Allan Donald

'I wanted to be the bloke who took a five-for'

Aspiring to get 300 wickets is all very well, but White Lightning set himself short-term targets. His secret? Wanting to pummel the opposition into the ground

Interview by Nagraj Gollapudi  |  

"When you are bowling well you must understand why it is happening" © Getty Images

It is a difficult art, isn't it, fast bowling - because you have to bowl on tame pitches, against armoured batsmen, and reined in by the strict laws. What makes the fast bowler charge in ball after ball?
I call fast bowlers the props. They are the guys who do the donkey work, who take the hits, who put their body on the line. At the end the body probably hurts more than it has ever hurt before, but it is amazingly satisfactory because you win games. As simple as that.

If you are in that category of 90mph, there is no doubt you earn the respect of people around the world. You can sense it: every time you are on the field you get the ball thrown at you. You are a leader, and your captain doesn't have to nudge you on the shoulder to say, "Listen, come and have a do here quickly because I need you."

What are the things you need to be a fast bowler?
You need to be an athlete. Look at Flintoff - he is not an athlete. He is a big man who bowls extremely quick, but his body has suffered, and that's why he is not cut for the longer game, which is a great shame. As an athlete you need to have elasticity, which means you need muscles that stretch well. You need to be a guy who loves wanting to stretch all the time.

If you have the potential to bowl at 85-plus mph the skills required are: you need to be able to move the ball in the air and you need to have a stock ball - which for me was always the ball coming in to the right-hander. Then you need to be brave and have a streak in you that nobody else has.

Who were the fast bowlers you watched and wanted to be as a youngster?
The guy I watched a lot was Sir Richard Hadlee: just his absolute nous and tactical ability to out-think batsmen, to set them up, was to me fascinating. He was a class bowler who would make deliberate changes in the field, understood he needed to move the ball in the air on flat pitches to buy wickets, and understood how to make use of the angles on the crease.

When I started playing, the best fast bowler was Wasim Akram. He was the complete, most skillful fast bowler I ever saw and played against. On the flattest wicket in the world he swung it massively upfront. He was very clever, he was quick, and when the ball was old he was able to reverse it from both sides of the pitch. You just didn't know which way it was swinging. To execute that you needed unbelievable skills. You can talk about it, you can show it on the big screen, but "how the hell does he do it?" was a question on the lips always.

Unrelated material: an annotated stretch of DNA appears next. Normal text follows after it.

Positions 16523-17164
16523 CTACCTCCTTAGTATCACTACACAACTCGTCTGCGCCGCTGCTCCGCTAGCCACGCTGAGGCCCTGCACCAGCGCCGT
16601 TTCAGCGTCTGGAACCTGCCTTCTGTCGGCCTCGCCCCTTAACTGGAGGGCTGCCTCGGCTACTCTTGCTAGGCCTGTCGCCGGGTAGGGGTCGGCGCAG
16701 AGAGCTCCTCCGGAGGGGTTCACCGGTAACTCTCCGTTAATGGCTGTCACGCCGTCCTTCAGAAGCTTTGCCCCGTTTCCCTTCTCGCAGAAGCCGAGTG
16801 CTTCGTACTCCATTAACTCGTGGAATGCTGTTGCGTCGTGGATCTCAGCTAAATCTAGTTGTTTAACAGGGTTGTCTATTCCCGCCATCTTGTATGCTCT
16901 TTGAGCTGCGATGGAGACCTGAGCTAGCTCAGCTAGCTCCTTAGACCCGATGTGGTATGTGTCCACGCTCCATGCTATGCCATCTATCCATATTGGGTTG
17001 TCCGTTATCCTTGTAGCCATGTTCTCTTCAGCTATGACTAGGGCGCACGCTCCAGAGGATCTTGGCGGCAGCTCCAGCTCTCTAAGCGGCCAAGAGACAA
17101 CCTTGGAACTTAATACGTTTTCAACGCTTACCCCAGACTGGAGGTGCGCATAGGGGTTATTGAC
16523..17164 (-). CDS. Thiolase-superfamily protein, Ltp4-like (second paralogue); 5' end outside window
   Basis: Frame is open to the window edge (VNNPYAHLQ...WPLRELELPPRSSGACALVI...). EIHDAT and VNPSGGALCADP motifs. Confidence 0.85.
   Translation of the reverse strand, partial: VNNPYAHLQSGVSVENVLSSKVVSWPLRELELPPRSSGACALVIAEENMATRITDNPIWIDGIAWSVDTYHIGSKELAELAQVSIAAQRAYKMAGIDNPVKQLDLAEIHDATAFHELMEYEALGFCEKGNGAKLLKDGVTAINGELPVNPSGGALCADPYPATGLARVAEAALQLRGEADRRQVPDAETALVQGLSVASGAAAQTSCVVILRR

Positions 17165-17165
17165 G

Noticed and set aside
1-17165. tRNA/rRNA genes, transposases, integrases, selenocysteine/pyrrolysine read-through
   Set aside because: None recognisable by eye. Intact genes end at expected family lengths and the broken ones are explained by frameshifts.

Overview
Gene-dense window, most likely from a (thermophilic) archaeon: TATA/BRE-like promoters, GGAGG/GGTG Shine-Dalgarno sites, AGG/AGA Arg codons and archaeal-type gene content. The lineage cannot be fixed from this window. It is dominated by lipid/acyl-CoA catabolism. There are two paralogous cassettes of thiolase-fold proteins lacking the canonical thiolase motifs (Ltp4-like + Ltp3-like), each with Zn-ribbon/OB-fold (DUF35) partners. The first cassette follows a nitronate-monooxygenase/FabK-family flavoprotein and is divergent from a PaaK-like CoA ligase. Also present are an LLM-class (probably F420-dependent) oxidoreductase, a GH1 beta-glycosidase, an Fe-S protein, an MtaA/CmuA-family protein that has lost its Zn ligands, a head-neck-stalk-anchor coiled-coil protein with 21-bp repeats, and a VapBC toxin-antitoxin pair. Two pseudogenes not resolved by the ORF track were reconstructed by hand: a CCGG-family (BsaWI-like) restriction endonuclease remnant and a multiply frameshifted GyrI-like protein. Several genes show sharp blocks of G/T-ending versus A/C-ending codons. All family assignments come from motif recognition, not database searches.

"Look at Flintoff - he is not an athlete. He is a big man who bowls extremely quick, but his body has suffered, and that's why he is not cut for the longer game, which is a great shame. As an athlete you need to have elasticity"

Did you ever ask Akram how he did it?
He simply said he had to work unbelievably hard. He would bowl a lot in the nets, deliberately rough up the ball - a skill learned from the great Imran Khan. He told me about how he experimented at the crease to understand the importance of angles. He would use both sides of the wicket simply so he didn't become predictable. Obviously he was hiding the ball a lot in his bowling stride, so you couldn't say which way it was going to swing. That is how it is: if you don't practise a skill you are not going to become very good at it.

Is there a particular grip for a swing bowler?
The rule is, for conventional swing with the new ball, if you are a right-arm fast bowler the seam will be slightly tilted towards first slip. Personally, I tend to think it is not necessarily that way - if you've got a magnificent wrist you can still have fingers upright over the seam and swing the ball by slightly adjusting your wrist. The same goes for the inswinger. Recently, speaking to some of the Warwickshire youngsters, Flintoff said an interesting thing. He told them the reason he bowls well to the left-handers is because he moves his thumb from the outside of the seam to just underneath, which gets the ball to swing conventionally with the new ball quite late

Malcolm Marshall once spoke of being surprised that few people could send down fast inswingers and that fewer could promptly change direction without losing accuracy.
Here I would like to talk about Twenty20 cricket. Twenty20 batting skills have taken the game to a completely new level. Bowling skills have gone to pieces because batsmen are not scared. The basic reason, to answer Marshall's query, is, a lot of guys are set in their ways. They just believe that one stock delivery will get them anywhere. And it is not true.